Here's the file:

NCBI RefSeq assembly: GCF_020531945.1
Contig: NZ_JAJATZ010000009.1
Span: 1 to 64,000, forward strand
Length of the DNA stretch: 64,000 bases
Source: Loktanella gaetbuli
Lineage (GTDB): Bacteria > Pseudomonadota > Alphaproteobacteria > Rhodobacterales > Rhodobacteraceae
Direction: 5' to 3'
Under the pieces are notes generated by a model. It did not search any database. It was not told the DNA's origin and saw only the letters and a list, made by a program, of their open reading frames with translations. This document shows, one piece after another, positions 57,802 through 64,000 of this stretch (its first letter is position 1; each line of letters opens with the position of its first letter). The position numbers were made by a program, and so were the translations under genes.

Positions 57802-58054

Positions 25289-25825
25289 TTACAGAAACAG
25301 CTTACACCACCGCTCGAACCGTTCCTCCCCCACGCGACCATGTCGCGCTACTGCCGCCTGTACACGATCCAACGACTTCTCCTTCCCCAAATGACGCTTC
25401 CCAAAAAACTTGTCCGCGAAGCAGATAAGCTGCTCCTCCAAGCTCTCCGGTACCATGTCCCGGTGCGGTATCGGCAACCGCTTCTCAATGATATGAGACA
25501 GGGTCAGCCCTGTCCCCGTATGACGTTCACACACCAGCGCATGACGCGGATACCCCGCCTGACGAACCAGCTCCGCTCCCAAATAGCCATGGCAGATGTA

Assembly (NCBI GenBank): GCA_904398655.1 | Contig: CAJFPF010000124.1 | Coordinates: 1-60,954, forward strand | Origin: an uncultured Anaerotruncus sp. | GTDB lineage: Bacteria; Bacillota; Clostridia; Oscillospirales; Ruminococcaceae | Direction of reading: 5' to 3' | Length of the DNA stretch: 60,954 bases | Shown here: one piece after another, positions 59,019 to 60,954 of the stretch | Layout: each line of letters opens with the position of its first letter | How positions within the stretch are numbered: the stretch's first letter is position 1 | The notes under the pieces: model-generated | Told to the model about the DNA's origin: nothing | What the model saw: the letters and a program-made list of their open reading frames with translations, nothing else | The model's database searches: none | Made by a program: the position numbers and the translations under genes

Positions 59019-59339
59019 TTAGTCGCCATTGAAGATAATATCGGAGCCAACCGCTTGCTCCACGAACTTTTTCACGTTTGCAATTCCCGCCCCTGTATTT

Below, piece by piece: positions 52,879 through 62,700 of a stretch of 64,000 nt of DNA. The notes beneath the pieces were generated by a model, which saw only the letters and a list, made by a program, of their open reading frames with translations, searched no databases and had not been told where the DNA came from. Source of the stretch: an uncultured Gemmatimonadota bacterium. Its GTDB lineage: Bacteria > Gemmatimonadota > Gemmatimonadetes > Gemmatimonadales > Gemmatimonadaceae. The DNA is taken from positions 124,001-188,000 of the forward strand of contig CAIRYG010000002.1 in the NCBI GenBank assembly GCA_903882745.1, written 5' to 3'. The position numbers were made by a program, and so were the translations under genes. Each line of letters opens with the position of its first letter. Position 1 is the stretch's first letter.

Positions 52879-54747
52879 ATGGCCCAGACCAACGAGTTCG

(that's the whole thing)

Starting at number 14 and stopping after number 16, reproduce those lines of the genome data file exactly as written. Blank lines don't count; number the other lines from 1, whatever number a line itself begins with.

25501 GGGTCAGCCCTGTCCCCGTATGACGTTCACACACCAGCGCATGACGCGGATACCCCGCCTGACGAACCAGCTCCGCTCCCAAATAGCCATGGCAGATGTA

Assembly (NCBI GenBank): GCA_904398655.1 | Contig: CAJFPF010000124.1 | Coordinates: 1-60,954, forward strand | Origin: an uncultured Anaerotruncus sp. | GTDB lineage: Bacteria; Bacillota; Clostridia; Oscillospirales; Ruminococcaceae | Direction of reading: 5' to 3' | Length of the DNA stretch: 60,954 bases | Shown here: one piece after another, positions 59,019 to 60,954 of the stretch | Layout: each line of letters opens with the position of its first letter | How positions within the stretch are numbered: the stretch's first letter is position 1 | The notes under the pieces: model-generated | Told to the model about the DNA's origin: nothing | What the model saw: the letters and a program-made list of their open reading frames with translations, nothing else | The model's database searches: none | Made by a program: the position numbers and the translations under genes

Positions 59019-59339